THE SILENCE OF MARCEL DUCHAMP
BY ELA TROYANO & UZI PARNES
AT THE 60TH BERLINALE--FORUM EXPANDED
Thursday, Feb. 18 at 9pm @ Kino Arsenal 1
The title of this live film performance comes from a graffiti – the silence of Marcel Duchamp is overrated – found on a wall in an abandoned pier on the West Side Highway in New York City. The piers were a meeting ground for gay sexual encounters in the late 70’s and early 80’s. Partly in ruins, with long hallways, open rooms, broken windows, all surrounded by water, the piers were photographed, written about and filmed before they were torn down by the 90’s. The piers no longer occupy a physical space but they have since evolved into a historic artistic presence, becoming a metaphor for a shared past.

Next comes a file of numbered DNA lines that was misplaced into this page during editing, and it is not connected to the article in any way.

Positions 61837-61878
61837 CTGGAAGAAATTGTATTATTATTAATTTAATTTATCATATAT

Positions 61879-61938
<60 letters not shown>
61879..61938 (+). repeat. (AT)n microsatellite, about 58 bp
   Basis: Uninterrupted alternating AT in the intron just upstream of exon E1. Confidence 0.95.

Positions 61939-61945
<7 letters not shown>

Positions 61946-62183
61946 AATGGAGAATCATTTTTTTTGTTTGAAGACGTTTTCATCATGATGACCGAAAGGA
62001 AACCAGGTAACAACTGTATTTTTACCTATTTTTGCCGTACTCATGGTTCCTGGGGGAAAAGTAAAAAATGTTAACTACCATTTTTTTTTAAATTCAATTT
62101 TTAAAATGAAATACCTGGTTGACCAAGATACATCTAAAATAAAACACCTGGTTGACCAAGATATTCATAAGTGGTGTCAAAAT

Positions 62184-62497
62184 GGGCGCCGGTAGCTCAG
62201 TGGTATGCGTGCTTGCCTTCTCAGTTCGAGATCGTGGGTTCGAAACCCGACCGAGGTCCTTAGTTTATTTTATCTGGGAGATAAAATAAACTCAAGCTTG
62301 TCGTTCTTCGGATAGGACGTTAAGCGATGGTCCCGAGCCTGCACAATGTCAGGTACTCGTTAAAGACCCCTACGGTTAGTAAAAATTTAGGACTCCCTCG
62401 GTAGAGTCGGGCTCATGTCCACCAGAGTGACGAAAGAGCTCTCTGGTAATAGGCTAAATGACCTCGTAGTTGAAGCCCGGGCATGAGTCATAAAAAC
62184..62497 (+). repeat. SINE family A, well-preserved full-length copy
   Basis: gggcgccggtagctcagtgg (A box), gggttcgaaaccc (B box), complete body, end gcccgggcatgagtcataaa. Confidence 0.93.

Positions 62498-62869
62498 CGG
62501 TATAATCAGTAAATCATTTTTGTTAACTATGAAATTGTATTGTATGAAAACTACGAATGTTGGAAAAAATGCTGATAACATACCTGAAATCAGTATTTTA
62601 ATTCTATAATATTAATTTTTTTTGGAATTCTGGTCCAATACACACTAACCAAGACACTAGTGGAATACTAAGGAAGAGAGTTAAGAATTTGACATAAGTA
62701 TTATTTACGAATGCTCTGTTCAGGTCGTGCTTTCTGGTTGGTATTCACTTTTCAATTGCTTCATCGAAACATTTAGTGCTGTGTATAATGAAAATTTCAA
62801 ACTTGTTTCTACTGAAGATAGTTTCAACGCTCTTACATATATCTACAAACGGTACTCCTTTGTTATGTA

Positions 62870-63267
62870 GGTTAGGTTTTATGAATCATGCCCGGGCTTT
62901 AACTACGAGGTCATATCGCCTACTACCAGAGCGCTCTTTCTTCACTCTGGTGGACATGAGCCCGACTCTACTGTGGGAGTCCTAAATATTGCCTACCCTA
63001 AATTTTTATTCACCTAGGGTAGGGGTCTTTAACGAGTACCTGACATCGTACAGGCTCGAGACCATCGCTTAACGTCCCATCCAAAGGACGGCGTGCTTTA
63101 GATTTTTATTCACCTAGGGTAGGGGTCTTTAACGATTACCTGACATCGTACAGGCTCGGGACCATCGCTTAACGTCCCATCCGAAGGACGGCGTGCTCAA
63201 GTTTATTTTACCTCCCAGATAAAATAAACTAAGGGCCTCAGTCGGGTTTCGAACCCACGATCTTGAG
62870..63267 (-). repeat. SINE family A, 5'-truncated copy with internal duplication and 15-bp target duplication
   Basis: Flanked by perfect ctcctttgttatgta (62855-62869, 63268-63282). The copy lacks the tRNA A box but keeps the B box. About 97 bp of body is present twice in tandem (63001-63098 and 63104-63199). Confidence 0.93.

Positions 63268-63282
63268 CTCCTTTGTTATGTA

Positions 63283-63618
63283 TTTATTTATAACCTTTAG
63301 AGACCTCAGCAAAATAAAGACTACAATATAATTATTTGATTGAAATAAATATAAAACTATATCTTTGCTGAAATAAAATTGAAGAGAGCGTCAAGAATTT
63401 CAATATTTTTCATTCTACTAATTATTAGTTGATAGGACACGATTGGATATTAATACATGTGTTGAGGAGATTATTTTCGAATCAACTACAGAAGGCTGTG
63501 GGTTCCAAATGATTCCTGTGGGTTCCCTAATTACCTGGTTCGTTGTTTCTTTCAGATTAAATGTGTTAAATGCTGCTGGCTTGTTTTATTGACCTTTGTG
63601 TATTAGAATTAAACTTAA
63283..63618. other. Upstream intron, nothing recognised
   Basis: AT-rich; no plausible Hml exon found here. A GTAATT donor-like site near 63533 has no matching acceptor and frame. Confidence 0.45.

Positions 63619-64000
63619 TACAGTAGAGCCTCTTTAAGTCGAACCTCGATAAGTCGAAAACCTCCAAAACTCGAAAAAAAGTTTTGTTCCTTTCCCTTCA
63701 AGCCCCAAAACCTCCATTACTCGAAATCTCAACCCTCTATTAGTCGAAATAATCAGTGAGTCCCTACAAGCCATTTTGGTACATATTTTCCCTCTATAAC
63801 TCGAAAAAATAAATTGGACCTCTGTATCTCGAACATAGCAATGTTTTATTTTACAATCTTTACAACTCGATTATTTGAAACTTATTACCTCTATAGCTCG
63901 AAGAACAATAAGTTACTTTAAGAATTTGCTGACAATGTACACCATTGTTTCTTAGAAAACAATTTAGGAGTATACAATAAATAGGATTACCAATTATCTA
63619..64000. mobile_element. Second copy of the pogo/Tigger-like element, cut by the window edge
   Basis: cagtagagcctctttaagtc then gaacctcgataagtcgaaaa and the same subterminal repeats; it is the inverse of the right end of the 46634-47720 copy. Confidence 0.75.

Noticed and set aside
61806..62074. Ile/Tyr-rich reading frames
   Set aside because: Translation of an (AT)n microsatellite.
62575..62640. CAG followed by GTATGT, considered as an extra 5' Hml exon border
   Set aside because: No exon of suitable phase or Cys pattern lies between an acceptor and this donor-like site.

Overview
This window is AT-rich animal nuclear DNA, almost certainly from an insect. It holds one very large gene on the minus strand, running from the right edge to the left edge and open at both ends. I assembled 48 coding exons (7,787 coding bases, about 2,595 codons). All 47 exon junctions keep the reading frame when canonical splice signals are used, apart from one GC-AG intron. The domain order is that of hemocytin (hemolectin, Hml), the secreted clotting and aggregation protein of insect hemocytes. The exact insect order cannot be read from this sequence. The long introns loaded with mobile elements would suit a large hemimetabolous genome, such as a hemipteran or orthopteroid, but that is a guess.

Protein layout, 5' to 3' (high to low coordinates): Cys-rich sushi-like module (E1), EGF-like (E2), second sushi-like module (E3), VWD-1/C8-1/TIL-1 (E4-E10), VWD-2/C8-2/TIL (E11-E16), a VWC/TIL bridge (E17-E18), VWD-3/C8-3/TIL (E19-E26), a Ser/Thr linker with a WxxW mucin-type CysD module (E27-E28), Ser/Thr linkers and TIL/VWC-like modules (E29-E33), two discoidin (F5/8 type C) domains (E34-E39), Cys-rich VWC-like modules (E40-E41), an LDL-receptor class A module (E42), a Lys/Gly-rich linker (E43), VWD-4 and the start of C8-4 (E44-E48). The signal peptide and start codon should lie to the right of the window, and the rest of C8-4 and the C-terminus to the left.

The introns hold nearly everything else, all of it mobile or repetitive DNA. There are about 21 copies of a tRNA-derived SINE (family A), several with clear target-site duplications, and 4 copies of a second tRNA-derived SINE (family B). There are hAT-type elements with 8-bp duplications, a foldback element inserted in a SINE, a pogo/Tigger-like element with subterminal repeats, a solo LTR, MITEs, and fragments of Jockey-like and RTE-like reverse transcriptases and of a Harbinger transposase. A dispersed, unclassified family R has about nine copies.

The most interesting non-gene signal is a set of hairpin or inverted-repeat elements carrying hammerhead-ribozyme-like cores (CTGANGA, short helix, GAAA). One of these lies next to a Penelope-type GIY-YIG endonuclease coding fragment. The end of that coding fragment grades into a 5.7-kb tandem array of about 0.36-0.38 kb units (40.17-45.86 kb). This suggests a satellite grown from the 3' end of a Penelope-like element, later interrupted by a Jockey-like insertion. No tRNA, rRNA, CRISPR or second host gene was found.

The performance includes music by John Zorn: Beuysblock, a portrait of the late artist Joseph Beuys. It begins with images of the pier, male torsos, cave like drawings, urinals, the Hudson River, a spectacle memorializes the creatures that inhabited the piers. Toy soldiers seen through broken shards of glass are a playful take on the „Uzi“ machine gun, referencing his expatriate Israeli and Jewish upbringing. His torn Barbie dolls and drag divas are superimposed on Troyano’s projections: a burst of fireworks and ballerina shadow play. What appears to be an image of a graphic fence is a projected fragment of a small mesh evening bag, one of the few things her mother was able to bring from her native La Habana, Cuba.